When I first started experimenting with psychedelics about 7 years ago, I was fascinated by the mind of Terence McKenna. To this day Terence remains one of the most influential psychedelic thought leaders to emerge in the modern era and in my opinion, one of the most skilled users of language to grace the intellectual thought space.
One of the primary driving ideas behind his philosophy was that culture is not your friend. More specifically, Terence argued that “culture is for other people’s convenience and the convenience of various institutions” and it is a system that “invites people to diminish themselves and dehumanize themselves by behaving like machines” (Datun Center, 2015).
Although I agree with this general sentiment, I wanted to take some time to explore this idea further as I believe this is a common takeaway people have with their psychedelic experiences and I worry that it may pose some unseen risks. Specifically, I think an opposition to culture can be dangerous for young minds experimenting wth psychedelics and also poses a challenge to the success of the psychedelic renaissance that is currently underway.
I started experimenting with psychedelics when I was 18 and this curiosity was sparked, and subsequently fueled, by the bold ideas of Terence McKenna and other psychedelic luminaries. I remember coming across his lectures and being amazed as there is truly nothing quite like them. Even just listening to Terence speak can put you in a psychedelic state of mind!
The problem was however, that as a young guy making a transition into university at the time, I was going through a lot of change already. Looking back I think that these ideas around culture alienated me from myself and those around me and made it even more difficult to navigate the systems which I found myself a part of. Although I might not have pinpointed it at the time, turning a cold shoulder to culture was leading to a sort of cognitive dissonance between my inner and outer world. I suppose that to people who have not taken psychedelics before this might sound weird because, obviously, if you are rejecting culture then there will be some sort of dissonance... right? But that is precisely my point; for naive people taking psychedelics, this line of thinking can be romanticized and it therefore becomes less obvious.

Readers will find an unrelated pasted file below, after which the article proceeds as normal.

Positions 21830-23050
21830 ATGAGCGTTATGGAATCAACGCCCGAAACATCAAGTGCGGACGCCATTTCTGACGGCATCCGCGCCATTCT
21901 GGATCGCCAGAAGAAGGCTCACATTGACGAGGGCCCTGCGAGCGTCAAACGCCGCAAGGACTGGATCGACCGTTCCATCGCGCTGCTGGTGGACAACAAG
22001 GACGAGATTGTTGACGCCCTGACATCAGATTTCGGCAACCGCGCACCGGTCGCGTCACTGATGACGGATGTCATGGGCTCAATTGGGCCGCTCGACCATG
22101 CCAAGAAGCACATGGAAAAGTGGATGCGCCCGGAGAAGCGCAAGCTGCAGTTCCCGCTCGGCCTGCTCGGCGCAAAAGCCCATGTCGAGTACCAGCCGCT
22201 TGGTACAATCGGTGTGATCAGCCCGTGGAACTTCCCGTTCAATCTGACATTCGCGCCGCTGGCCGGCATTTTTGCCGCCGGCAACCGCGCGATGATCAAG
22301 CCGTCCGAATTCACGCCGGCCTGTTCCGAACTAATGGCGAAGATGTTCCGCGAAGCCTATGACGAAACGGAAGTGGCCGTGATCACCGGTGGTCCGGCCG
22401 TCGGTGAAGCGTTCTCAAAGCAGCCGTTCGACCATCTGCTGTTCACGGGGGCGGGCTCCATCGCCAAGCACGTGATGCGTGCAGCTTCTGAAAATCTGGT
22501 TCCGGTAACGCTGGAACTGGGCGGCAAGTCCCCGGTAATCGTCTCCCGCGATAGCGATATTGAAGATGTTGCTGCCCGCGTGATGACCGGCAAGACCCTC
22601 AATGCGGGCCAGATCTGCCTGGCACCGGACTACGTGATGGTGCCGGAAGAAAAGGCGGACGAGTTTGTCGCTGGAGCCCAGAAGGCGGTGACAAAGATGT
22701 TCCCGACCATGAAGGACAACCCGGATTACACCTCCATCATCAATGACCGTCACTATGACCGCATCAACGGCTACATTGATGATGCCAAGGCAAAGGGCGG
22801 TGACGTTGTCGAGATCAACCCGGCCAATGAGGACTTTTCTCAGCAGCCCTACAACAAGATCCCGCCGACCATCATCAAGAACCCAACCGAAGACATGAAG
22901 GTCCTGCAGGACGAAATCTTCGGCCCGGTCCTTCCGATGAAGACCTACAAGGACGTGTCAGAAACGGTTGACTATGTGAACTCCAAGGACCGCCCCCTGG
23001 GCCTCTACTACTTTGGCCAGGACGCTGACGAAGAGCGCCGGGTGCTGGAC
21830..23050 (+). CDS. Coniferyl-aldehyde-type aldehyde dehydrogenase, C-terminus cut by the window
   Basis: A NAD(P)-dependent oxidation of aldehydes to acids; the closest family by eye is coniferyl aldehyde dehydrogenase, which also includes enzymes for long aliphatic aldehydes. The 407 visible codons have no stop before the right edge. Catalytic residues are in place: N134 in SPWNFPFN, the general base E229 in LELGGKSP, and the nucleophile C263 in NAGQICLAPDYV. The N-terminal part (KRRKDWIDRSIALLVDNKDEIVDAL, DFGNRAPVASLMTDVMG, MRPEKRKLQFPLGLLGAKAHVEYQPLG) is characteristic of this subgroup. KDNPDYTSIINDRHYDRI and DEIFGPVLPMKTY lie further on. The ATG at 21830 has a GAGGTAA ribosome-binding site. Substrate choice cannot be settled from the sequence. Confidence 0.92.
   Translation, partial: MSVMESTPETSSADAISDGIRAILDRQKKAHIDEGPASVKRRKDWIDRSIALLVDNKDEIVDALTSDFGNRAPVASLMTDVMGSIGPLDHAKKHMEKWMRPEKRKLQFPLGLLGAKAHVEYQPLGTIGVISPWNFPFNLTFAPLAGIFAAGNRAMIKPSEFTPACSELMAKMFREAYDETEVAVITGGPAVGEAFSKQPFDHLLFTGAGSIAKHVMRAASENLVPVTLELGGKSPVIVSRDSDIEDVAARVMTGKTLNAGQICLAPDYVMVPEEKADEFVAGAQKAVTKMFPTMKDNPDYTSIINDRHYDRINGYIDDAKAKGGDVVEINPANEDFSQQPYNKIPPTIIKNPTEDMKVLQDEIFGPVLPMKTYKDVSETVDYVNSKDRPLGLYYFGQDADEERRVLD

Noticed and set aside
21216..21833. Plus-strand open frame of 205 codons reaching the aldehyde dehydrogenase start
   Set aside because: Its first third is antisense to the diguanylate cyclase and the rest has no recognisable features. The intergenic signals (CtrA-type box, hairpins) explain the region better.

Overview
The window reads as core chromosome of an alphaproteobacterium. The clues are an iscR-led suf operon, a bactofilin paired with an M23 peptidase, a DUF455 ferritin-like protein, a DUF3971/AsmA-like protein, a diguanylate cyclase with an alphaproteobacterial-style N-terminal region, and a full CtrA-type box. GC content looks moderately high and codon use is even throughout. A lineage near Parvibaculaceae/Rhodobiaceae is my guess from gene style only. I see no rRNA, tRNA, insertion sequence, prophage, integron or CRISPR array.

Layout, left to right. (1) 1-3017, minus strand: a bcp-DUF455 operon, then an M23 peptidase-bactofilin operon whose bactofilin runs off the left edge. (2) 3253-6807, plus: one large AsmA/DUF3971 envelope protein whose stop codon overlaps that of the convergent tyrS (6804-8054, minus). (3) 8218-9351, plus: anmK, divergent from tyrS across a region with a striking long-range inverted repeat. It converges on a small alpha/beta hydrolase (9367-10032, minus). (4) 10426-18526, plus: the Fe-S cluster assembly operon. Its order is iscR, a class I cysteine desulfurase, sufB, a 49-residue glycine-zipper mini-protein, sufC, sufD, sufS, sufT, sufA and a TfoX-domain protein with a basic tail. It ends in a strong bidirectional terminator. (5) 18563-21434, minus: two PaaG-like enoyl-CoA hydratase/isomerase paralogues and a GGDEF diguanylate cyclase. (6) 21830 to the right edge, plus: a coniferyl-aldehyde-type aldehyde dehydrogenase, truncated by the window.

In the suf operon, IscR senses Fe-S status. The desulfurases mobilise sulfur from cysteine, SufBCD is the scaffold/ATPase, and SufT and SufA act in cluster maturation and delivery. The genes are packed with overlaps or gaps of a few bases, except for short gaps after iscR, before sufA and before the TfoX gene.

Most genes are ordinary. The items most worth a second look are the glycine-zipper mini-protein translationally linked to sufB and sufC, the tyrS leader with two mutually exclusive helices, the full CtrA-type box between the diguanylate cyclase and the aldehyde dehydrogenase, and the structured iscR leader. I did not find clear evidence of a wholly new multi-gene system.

Psychedelics can reveal the structures in our mind that have built up as a result of our culture. They allow us to more easily distinguish between these mental artifacts and those evolutionary artifacts that run deeper and reflect a more core sense of who we are. However, just because psychedelics allow us to see through the veil, it does not mean that this veil is useless. It does not mean that the veil should be discarded. You need to actively integrate these experiences into the fabric of culture that we are woven into.
I would argue that we need to be mindful not to throw it all away and instead, bring a greater clarity and appreciation to these cultural threads that bind us because they are a core part of who we are. Just because cultural frameworks are temporarily dissolved during the psychedelic experience does not mean they are illusory. They are very much real and have a strong effect on your behaviours in the world and your aspirations, including those which might incline you towards "love" and "light".